Love Songs To Lost Clothing: Seamus Fogarty Interviewed

Seamus Fogarty, who releases his debut album through Fence Records later this month, crafts beguiling songs out of a whole arsenal of traditional and not-so traditional instruments. He speaks to Nicola Meighan about finding inspiration in a lost t-shirt

There are many special things about this Thursday afternoon in Anstruther.

There’s 22° in March, for starters.

There’s the harbour public toilet attendant, idly dancing in her booth to Erasure’s ‘I Love Saturday’ at full volume. There’s the Fence Collective vegetable patch, its earth overturned for a new year’s digging, cultivation and rich pickings; its warm slope rolling into a beer garden.

And there is Seamus Fogarty, sitting backlit by the sun, in the Scottish Fisheries Museum tearoom.

Fogarty, the latest signing to King Creosote’s Fence Records DIY empire, is a beguiling Irish singer-songwriter and electronic augurer, who comes backed with a roaring James Yorkston endorsement; whose instrumental arsenal includes cheese, alarm clocks and "bendy metal prongs"; and whose debut album, God Damn You Mountain, is a windswept, heady blend of found sounds, pipe smoke, laptop alchemy and psych-folk.

And he is talking banjos.

"I found this banjo in an old house I moved into, in Limerick," says the London-based, County Mayo-raised Fogarty. "It was the autumn of 2005, and when I called up the landlord about the place he made a point of saying that the house had electricity."

Was that a key domestic pre-requisite? "Actually, one of the main reasons I moved into that house was the sound of it. There was a room like this in it – full of wood and beautiful sound – and the sound of that room is a really big part of the album. And there was this banjo with two strings in the corner. I said to the landlord, ‘Is it okay if I get some strings for this?’ And he was like, ‘Oh yeah’, and let me keep it. And so I learned the banjo."

Ambience and banjos have starring roles in the unhurried psalms of God Damn You Mountain, an album for which we must in part thank Fife folk master-craftsman, James Yorkston. "I wouldn’t have written a lot of those songs if I didn’t have James saying, ‘Send me another one, send me another one,’" says Fogarty. The two met when Fogarty supported Yorkston in Ireland. "We were going to do something together at first, but then James started saying, ‘You know what? You don’t need me to do anything.’ He was really great." Fence chief aka Johnny Lynch, aka The Pictish Trail, performed a similar role, finding Fogarty last-minute slots at their Homegame festival, and drawing enough songs out of our charming protagonist to make an album.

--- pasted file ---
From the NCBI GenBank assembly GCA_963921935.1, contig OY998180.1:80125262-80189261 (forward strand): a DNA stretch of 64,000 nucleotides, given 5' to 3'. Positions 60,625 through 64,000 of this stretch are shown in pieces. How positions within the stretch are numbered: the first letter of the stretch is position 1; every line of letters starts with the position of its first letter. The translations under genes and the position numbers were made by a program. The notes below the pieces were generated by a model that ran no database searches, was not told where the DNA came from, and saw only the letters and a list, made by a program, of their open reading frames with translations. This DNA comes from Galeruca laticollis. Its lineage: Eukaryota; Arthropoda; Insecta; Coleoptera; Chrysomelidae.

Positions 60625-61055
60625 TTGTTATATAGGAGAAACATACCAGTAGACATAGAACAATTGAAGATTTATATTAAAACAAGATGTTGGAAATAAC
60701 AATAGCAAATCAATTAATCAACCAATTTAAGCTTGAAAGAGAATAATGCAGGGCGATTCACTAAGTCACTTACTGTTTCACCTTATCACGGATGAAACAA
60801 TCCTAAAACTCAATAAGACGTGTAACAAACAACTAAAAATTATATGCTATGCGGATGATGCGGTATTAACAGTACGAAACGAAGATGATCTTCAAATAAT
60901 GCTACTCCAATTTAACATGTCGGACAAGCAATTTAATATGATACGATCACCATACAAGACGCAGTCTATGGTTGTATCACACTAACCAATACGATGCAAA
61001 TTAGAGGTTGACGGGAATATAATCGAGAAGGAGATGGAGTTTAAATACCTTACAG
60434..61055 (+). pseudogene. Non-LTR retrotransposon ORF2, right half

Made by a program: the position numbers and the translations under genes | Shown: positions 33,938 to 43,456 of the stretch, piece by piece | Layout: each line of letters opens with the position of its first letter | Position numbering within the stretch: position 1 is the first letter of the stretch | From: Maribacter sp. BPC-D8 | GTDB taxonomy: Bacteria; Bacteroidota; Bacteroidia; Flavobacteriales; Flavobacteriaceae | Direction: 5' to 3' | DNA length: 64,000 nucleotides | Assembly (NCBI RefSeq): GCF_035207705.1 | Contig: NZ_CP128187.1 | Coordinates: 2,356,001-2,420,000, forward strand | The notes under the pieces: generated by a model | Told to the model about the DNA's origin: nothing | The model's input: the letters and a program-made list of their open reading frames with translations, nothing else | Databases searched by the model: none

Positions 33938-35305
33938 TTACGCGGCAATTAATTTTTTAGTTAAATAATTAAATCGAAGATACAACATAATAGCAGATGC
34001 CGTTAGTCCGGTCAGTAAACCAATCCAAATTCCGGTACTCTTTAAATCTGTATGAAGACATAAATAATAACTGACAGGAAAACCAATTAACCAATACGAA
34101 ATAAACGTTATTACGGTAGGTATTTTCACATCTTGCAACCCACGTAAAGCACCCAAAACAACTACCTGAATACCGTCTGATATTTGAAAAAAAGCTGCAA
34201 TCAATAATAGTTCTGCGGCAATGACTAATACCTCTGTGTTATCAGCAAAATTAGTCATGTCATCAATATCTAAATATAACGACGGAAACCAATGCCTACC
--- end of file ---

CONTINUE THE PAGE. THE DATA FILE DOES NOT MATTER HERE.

The record transpired to be an almost entirely solo affair. With the exception of rare contributions from violinist Emma Smith (Geese / Elysian Quartet), singer Dorota Konczewska and Tom Griffiths, Fogarty played all the instruments and made all the sounds – banjo, fiddle, guitar, MS-20 analogue synth, chopsticks, butter dishes, seashells.

"Yeah, there are lots of weird bits of percussion on there," he nods. "So, say on ‘The Waterside’, that was just me fiddling around with some seashells and recording straight into the laptop, at one or two in the morning. And on ‘The Question’, there’s this weird instrument that I bought in Marrakesh.

"It’s some sort of Moroccan lute made out of bits of old staircase. I went there in 2009 with the intention of enjoying an exotic week away while stocking up on cheap percussion and recording some of the sounds of Morocco.  But I flew Ryanair and when they couldn’t land in Marrakesh they conveniently dropped us in Fez, eight hours away. It wasn’t a very good holiday. I think that’s where I scribbled a few lines about how you think life is shit when you’re young and then the shit becomes your life. That became ‘The Question’."